Georgia tailback Todd Gurley breaks away from Florida defensive back Cody Riggs who can't hold on to his jersey for a 70-yard plus touchdown run and a 14-0 lead during the first quarter on Saturday, Nov. 2, 2013, in Jacksonville.

Dumb rules are no excuse for Todd Gurley

I understand this is going to be a difficult question for those who bleed red-and-black. But seriously: Did you really believe that Todd Gurley did this only once? Did you really think that one day he acted impulsively, took $400 from some memorabilia cretin named Bryan Allen to sign 80 items, and never did it again?

Logic indicated otherwise and evidence supported logic.

Gurley is gone for four games, not the two already served. Gurley didn’t receive $400 for signatures. He received more than $3,000. The NCAA hit him with a four-game suspension, or the equivalent of 30 percent of the season, and the truth is it could have been far more than that. According to the NCAA’s statement, Gurley received “more than $3,000 in cash from multiple individuals to sign memorabilia and other items over two years.”

Not one time. Not one day. Not one dealer. Multiple times. Multiple dealers. Over two years.

There’s your reality. If you truly believed Gurley was somehow entrapped or this was some isolated impulsive act of a young man, you were being naive.

The NCAA had the option to suspend Gurley for the season. The Atlanta Journal-Constitution reported three weeks ago that Gurley was in danger of not playing another game this year after a source indicated the player’s involvement with memorabilia dealers was “significant.”

But the NCAA, citing Georgia’s cooperation as part of the reason — and no doubt realizing that public sentiment is running against them on this issue — limited the suspension to four games, mandated he repay a portion of the money received to a charity of his choice and also is requiring that he complete 40 hours of community service as conditions for his reinstatement. It’s believed the community service element of the disciplinary action is to compensate for the money Gurley can’t pay back.

He will miss Saturday’s game against Florida, as well as the following week’s game at Kentucky. Then he will return for the Auburn game Nov. 15 at Sanford Stadium.

Scream at the NCAA if you want. But remember who broke the rules here.

I’ve said this from Day 1: The NCAA needs to overhaul its rulebook but that doesn’t justify breaking rules. This is no different from driving through a 25 mph speed zone at 45. “But your honor, the speed limit is too slow,” is not a defense.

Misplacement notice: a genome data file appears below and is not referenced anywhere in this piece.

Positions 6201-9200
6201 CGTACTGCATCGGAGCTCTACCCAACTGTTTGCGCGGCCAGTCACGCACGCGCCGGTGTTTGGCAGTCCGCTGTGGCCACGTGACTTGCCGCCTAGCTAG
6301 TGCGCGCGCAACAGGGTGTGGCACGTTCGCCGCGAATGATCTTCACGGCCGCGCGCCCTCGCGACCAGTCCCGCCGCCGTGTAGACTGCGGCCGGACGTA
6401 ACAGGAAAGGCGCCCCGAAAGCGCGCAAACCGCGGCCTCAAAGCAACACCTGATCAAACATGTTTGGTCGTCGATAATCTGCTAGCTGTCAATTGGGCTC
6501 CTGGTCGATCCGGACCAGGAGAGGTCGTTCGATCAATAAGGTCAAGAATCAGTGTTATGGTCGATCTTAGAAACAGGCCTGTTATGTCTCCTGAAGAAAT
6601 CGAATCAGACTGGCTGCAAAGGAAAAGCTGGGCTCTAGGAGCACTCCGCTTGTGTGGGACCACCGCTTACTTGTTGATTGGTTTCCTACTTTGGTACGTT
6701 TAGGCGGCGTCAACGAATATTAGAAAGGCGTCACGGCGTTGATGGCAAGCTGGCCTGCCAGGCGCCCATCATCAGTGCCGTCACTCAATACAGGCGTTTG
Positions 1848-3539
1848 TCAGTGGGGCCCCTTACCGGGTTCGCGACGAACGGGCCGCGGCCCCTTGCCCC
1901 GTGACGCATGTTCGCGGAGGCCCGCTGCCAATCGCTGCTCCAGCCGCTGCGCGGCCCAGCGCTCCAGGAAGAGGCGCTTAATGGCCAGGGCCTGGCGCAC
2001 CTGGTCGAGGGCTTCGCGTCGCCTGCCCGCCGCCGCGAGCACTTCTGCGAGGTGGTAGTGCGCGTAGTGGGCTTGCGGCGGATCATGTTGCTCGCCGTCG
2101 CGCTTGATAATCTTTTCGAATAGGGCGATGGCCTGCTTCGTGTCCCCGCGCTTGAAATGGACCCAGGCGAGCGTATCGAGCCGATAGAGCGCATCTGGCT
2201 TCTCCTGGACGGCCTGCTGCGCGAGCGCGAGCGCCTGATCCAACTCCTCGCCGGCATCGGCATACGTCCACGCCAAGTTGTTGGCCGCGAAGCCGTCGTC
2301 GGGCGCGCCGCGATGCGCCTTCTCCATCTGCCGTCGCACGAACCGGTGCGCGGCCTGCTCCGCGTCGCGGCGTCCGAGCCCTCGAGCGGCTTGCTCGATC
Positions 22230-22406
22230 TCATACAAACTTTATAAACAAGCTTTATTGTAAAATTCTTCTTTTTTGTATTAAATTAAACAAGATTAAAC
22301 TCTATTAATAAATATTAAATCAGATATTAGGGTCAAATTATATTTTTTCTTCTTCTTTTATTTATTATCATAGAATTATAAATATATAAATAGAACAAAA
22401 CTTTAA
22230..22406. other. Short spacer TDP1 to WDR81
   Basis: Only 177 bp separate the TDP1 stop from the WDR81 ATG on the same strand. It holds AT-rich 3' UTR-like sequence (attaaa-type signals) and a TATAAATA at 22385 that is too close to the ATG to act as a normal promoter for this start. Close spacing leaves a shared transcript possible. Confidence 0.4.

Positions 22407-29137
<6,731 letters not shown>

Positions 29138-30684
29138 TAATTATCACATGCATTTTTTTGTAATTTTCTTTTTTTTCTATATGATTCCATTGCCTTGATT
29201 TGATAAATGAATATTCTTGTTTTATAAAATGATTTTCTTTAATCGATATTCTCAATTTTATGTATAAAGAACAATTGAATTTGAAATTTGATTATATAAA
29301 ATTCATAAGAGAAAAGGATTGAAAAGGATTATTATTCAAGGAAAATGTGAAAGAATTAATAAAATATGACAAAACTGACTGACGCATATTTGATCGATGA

The NCAA is in the process of going through significant change. Student-athletes are seeking, and likely will receive, increased scholarship values. Rules prohibiting them from profiting off their name and likeness in the marketplace also are expected to be loosened. Current NCAA rules are antiquated, given the current landscape of college athletics, and school presidents are finally, begrudgingly admitting that.

But that doesn’t excuse what Gurley did. He broke a rule. More than once.

He knew what he was doing. He understood that he could be suspended. He understood that he was jeopardizing his Heisman Trophy chances (almost certainly now dead).

Gurley should have known that he was jeopardizing his team’s season and betraying everybody he played for and with. He committed a series of foolish decisions at the ages of 19 and 20. Granted, that doesn’t put him in exclusive company. But student athletes are told multiple times a year about NCAA rules and are warned about the potential repercussions if they break them.

He probably thought he was invincible. He certainly believed he deserved to profit off his name and you’ll get no argument here. But he’ll be a multimillionaire when he enters the NFL draft in the spring. He couldn’t have waited a little longer?

The NCAA said in its statement that it considered suspending Gurley for more than four games “because the violations occurred over multiple years with multiple individuals and the student received extensive rules education about the prohibition of receiving payment for autographs. However, the university’s due diligence in its investigation and the student’s full disclosure of his involvement in the violations were factors in not imposing a more severe withholding condition.”

This is not on the NCAA. This is on Gurley.

Dumb and hypocritical rules are still rules, at least until they’re changed. Gurley will have to live with this. He almost certainly will need to apologize to his teammates and coaches for the position he has put them in.

Georgia has won two games without him. There’s no reason to think the Bulldogs can’t beat Florida and Kentucky. But Gurley has caused damage to himself, the team, the football program, the university and its large and passionate fan base.

He should have thought about that before taking the money.

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